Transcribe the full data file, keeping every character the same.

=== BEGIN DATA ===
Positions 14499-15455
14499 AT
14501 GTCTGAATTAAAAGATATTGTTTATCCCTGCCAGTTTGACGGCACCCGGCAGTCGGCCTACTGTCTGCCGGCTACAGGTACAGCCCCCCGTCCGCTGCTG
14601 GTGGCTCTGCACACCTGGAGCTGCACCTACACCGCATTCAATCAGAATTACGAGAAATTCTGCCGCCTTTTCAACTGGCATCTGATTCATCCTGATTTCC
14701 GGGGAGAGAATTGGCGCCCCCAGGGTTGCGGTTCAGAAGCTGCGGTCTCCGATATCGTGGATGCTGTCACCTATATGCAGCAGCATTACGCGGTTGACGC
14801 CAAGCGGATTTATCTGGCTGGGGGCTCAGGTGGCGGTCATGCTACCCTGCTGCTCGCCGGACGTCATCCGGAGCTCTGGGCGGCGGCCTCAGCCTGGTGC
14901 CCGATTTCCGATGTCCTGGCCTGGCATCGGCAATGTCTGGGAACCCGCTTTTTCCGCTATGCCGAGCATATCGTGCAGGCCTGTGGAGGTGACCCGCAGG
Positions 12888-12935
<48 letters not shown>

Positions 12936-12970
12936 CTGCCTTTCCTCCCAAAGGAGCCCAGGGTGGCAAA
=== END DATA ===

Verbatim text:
Positions 14499-15455
14499 AT
14501 GTCTGAATTAAAAGATATTGTTTATCCCTGCCAGTTTGACGGCACCCGGCAGTCGGCCTACTGTCTGCCGGCTACAGGTACAGCCCCCCGTCCGCTGCTG
14601 GTGGCTCTGCACACCTGGAGCTGCACCTACACCGCATTCAATCAGAATTACGAGAAATTCTGCCGCCTTTTCAACTGGCATCTGATTCATCCTGATTTCC
14701 GGGGAGAGAATTGGCGCCCCCAGGGTTGCGGTTCAGAAGCTGCGGTCTCCGATATCGTGGATGCTGTCACCTATATGCAGCAGCATTACGCGGTTGACGC
14801 CAAGCGGATTTATCTGGCTGGGGGCTCAGGTGGCGGTCATGCTACCCTGCTGCTCGCCGGACGTCATCCGGAGCTCTGGGCGGCGGCCTCAGCCTGGTGC
14901 CCGATTTCCGATGTCCTGGCCTGGCATCGGCAATGTCTGGGAACCCGCTTTTTCCGCTATGCCGAGCATATCGTGCAGGCCTGTGGAGGTGACCCGCAGG
Positions 12888-12935
<48 letters not shown>

Positions 12936-12970
12936 CTGCCTTTCCTCCCAAAGGAGCCCAGGGTGGCAAA